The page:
twnkltoz, raindance and IndyLady like this.
  16. flying_backwards

    flying_backwards Active Member

    Good answers so far, and worth repeating until it sinks in. Please - to all those leaders out there still wondering if this is true - YES. Yes it is true. "It's not what you do but the way that you do it", as the song goes. Yes I would far rather follow simple figures led well than complex figures led less well. Yes, please.

    It feels better to dance simply well than to dance fancy clumsily. Learning complex patterns can grow skill, and can be fun to try, in a learning environment. But when I am social dancing I want to use what I have already learned, either figures or following. Social dance time is not practice time; it's play time.

    Some of the best local swing leaders play with the music with so much creative variety I am sure they are making it up in the moment. Yet they are sheer joy to follow. But that took them years to develop that ability to lead. Those same leads are capable of making day-one swing basics feel awesome to follow. They would not be capable of the former were they not capable of the latter.

    Perhaps the misunderstanding arises from the lack of practice time for social dancers. One reason I started competing is my friends could not understand why I practiced just to dance socially. When social dancers do not have practices, they end up trying to practice at social dances.

    I agree with those who suggest trying the other role. I have learned much from leading, including empathy for those learning to lead!

    I do see the point that us follows get more variety since we dance with many leads, each with their own repertoire. So if you need more figures for your own entertainment, I can understand. Just do not fool yourself that this is for the follow's benefit.

    I can also understand wanting to grow, but not wanting to invest in technique. It is so much easier to learn figures than technique. Wonderful. As long as it is fun for you. Just do not pretend it is fun for the follow.

    OP: Thank you for asking. That you care how your follow feels suggests you are, or will be, a good leader.
    snapdancer likes this.
  17. Partner Dancer

    Partner Dancer Well-Known Member

    The progression of lead+follow...

    1. Followers follow. Leaders lead and follow.

    2. Followers follow and actively participate.

    3. Lead+follow blurs. Leaders and followers just "interact."

    Lots of leaders never attain (1), thinking partner dancing is a one-way

    Lots of followers never attain (2), having concluded that just "reacting"
    is sufficient to understanding body mechanics, physics, balance, timing,
    musicality, etc..

    This progression is more dependent on improving one's own abilities
    to move and think than that of the partner.

    Patterns are just one of many tools contributing to the goal of
    superior interaction (and mutual compensation).
    j_alexandra and Larinda McRaven like this.
  18. Partner Dancer

    Partner Dancer Well-Known Member

    There is distinction in what practice is (and can be) done in and out
    of social dancing.

    Good dancers, social or not, all (should) practice to move themselves
    better, perhaps even doing Ballet, Jazz, Tap, etc., to learn to turn, spin, etc..
    They may have one or two partners to practice certain aspects of partner
    dancing, be it patterns, timing, etc.. Mediocre dancers don't bother
    doing these things.

    But, what social dancing offers _is_ the opportunity to practice with different
    partners in different settings, to improve one's understanding of movements,
    refining the way(s) they trained to do things, and perhaps even rejecting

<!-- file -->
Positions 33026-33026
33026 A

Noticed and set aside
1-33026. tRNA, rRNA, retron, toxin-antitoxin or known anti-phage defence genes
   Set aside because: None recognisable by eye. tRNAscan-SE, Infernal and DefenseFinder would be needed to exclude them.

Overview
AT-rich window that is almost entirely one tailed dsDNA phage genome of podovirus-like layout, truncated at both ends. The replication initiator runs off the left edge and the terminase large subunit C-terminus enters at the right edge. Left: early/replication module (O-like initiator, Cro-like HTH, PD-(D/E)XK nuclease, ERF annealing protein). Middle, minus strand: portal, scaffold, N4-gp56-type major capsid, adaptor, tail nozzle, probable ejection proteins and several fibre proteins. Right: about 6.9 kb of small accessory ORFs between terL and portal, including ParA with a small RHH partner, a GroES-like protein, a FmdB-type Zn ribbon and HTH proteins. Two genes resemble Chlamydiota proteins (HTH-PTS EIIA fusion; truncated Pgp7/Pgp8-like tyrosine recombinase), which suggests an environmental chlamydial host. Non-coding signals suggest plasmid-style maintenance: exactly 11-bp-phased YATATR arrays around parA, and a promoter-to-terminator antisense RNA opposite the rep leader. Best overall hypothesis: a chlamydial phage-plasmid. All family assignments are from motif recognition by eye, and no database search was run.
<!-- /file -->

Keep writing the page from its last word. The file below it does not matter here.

certain things they thought were right/good. So, even good dancers use
    social dancing to practice.

    Many social dancers are more into the social than the dancing. They sit around
    talking all night and only dance a few times, so they are not so much into
    improving (or think they are good enough).
  19. cornutt

    cornutt Well-Known Member

    Trying to blaze through a bunch of patterns bang-bang, especially when some of them are at the edge of the lead's skill level, is exhausting for the lead, so I imagine it must feel like purgatory to the follow. Here's a dirty little secret: You know that couple you see on Friday night, the ones who whip through an amazing sequence of complex patterns seemingly effortlessly? They are probably dancing choreography, a routine that they've danced together maybe a hundred times. They aren't, strictly speaking, social dancing. Watch them dance with other partners (if they actually do that) and you'll see a different picture.

    I have an am partner that I've danced with for about six years now, and we've done some competing together. We take regular private lessons together, and if I may say so myself, we're not too bad. When we dance together on Friday night, there are times when we like to challenge each other a bit. But you know what? Sometimes we'll do a whole dance of almost nothing but basics, maybe one or two bronze patterns thrown in. Why? Because it feels so great to be in frame together. Because it's such a joy when our bodies and our dance minds are completely in sync and we're moving around the floor effortlessly. Because sometimes it's nice to be able to chit-chat while we dance, and not have to break our train of thought having to devote brain bandwidth to complex patterns. And becomes sometimes we're not at our peak, and rather than frustrating ourselves with train wrecks, it's a lot more satisfying to keep it simple and just enjoy dancing together. Not to mention... everyone can stand to improve their basic technique. There's not a single one of us, no matter what level we dance at, that couldn't stand to do some more work on their fundamentals.
  20. twnkltoz

    twnkltoz Well-Known Member

    Social dancing is great practice in and of itself, but it's limited in its scope. Unlike an actual practice session, you can't stop and talk about what's going wrong, drill a step or technique, do the move in slow motion or break it down into pieces, etc.